This feature is part of a regular series”Getting frank with Joe” giving you a brutally frank, yet realistic look at the business world.
When you run your own business, it’s easy to fall into the trap of believing no one has the same passion and drive that you have. You’ll think other people’s way of doing everything isn’t how you would do it, the quality and attention to detail isn’t at the level you have, and the drive and passion behind it simply isn’t there.
The ironic thing is that you are correct. Your business is your baby and you cannot expect people to have the same investment in it without the emotional and financial input you have had.
But it also doesn’t matter. Seriously, stop complaining and be a solutions person.
Having worked with dozens of startups, this is one factor I regularly see that impacts the long term viability of a company – no matter its market potential.
Focus on growing your business
In a small business it’s easy to oversee all activity and influence everything. That’s cool if you want to stay a small business, but I’m guessing you don’t. If you are spending all your time overseeing everything, you need to ask yourself how effective you can be actually growing your business.
You know what you are good at, so why not focus on that? Get other people to do the other work to free you up.
Different doesn’t mean worse
When you hire someone else to do a job, I guarantee that 95% of the time they won’t do it exactly how you would. You need to get over that. I don’t mean throw quality to the wind, I mean get used to people doing things differently.
It’s better to get something happening, than to kill time and slow your growth doing everything yourself.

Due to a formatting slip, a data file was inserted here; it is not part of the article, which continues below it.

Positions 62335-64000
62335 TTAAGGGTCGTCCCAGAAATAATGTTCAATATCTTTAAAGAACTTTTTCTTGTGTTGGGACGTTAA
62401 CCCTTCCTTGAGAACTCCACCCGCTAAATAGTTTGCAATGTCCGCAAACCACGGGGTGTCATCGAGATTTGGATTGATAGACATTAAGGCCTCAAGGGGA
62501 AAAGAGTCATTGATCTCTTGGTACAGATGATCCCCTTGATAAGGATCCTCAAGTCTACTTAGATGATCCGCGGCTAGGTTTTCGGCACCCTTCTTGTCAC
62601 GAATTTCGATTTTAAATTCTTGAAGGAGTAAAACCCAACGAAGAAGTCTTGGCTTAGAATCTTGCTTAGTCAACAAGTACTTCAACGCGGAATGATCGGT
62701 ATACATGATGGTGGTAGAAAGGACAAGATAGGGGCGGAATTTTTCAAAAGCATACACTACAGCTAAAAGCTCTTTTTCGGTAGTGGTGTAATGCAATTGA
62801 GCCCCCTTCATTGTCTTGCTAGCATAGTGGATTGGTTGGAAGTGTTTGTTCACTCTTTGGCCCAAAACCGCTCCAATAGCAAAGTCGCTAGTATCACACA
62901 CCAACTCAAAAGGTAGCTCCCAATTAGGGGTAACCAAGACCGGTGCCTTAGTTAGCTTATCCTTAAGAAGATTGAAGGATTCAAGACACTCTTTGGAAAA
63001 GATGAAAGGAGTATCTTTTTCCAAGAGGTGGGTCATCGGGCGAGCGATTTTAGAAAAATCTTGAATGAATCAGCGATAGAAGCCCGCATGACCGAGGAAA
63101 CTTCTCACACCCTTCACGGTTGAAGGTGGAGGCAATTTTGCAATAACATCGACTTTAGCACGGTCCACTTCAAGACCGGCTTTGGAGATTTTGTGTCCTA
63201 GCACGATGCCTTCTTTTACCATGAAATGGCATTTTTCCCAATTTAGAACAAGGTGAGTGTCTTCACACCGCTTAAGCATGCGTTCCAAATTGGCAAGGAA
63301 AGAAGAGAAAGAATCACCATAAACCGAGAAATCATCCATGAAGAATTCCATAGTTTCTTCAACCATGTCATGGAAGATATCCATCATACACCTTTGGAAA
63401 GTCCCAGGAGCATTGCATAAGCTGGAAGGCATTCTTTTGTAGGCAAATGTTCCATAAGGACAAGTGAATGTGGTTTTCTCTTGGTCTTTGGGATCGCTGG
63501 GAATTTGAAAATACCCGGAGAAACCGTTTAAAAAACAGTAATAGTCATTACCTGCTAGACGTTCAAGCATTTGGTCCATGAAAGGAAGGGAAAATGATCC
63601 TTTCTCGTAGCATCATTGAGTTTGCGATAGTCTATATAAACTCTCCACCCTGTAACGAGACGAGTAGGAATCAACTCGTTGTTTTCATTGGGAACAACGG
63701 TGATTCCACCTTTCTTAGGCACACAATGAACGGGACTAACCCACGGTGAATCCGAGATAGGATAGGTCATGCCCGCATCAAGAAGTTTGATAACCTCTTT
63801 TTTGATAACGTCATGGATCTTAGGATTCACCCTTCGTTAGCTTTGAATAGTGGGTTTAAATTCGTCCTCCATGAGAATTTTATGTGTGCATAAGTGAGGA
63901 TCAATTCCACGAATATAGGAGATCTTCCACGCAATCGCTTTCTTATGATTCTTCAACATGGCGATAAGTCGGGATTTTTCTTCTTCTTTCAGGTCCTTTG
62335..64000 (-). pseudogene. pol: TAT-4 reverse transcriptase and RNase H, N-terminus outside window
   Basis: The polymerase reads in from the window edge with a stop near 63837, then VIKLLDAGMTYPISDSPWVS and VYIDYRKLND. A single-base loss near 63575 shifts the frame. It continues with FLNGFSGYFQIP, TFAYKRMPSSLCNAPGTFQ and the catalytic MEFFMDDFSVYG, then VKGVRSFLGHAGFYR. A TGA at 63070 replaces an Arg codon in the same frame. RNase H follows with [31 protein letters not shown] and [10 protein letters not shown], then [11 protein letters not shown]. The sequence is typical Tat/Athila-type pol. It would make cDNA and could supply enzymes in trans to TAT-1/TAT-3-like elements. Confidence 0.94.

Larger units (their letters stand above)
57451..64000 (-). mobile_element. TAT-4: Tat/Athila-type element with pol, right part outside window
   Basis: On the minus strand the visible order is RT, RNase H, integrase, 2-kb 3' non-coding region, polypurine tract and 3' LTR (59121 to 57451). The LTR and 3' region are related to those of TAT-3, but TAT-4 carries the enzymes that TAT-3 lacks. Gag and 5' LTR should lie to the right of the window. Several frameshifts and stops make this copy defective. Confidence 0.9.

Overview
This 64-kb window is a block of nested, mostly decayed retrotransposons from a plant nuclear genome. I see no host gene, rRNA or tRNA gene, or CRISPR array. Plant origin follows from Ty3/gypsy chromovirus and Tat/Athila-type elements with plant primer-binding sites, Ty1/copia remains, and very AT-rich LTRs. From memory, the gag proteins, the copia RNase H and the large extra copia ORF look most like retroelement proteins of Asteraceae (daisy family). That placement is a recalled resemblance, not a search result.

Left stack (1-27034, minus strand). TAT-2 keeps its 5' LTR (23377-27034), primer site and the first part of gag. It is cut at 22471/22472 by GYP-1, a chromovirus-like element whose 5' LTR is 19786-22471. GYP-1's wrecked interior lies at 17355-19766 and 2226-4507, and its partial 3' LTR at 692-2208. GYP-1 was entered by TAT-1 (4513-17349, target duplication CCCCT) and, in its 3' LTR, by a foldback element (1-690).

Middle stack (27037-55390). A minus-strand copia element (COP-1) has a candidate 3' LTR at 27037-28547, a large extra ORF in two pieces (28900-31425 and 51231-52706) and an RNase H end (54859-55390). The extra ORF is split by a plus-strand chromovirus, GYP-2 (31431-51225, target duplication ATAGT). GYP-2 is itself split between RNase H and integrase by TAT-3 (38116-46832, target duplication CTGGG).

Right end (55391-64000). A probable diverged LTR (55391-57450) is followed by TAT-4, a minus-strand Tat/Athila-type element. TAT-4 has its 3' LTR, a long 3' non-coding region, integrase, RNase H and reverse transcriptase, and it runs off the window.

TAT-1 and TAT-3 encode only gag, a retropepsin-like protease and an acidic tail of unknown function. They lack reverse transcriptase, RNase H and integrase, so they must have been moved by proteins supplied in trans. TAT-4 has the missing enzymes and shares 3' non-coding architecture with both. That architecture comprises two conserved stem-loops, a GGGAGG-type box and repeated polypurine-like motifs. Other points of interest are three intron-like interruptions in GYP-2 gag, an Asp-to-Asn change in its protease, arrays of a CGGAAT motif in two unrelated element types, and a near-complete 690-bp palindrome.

If quality drops when you step away, or your staff aren’t performing, then invest your time into training rather than instantly taking over every function. If things don’t improve, fire them, and hire someone better.
Interns are not a growth solution
I’ve seen this a lot and I think it’s worth slotting in here as a standalone point. If you are trying to resource your company by stacking it full of interns, you are going down a dangerous path. Yes they are cheap and enthusiastic, but they are also inexperienced and short-term.
By all means, have your interns to help lighten the load, but don’t treat them as a replacement to hiring experienced, capable professionals.
Experience is sometimes worth the spend
When you hire for any specialist role, make sure you’re getting someone who knows what they are doing and are experienced in the field. It’s worth the extra money.
If you are tight on finances the argument is the same. It’s better to have someone who is experienced and great working for three days a week, rather than paying the same for a full-time junior who needs constant support and checking.
Specialists are specialists for a reason
If you are using an agency or have a senior hire, listen to what they say. This doesn’t mean you can’t have input – it means that you don’t ignore their warnings without an extremely good reason.
I’ve seen so many CEOs of all-sized businesses decide they know better and interfere in a process they, quite frankly, have no business getting involved in.
You might have read the newspaper every day for your entire adult life or even been interviewed a couple of times, but it doesn’t mean you know more about the media than the trained specialists you are paying, who have dedicated their working lives to getting results for clients.
I know all of this is easier said than done, but if you invest your time and resources towards making sure the people around you are capable and awesome, the payoff is massive.
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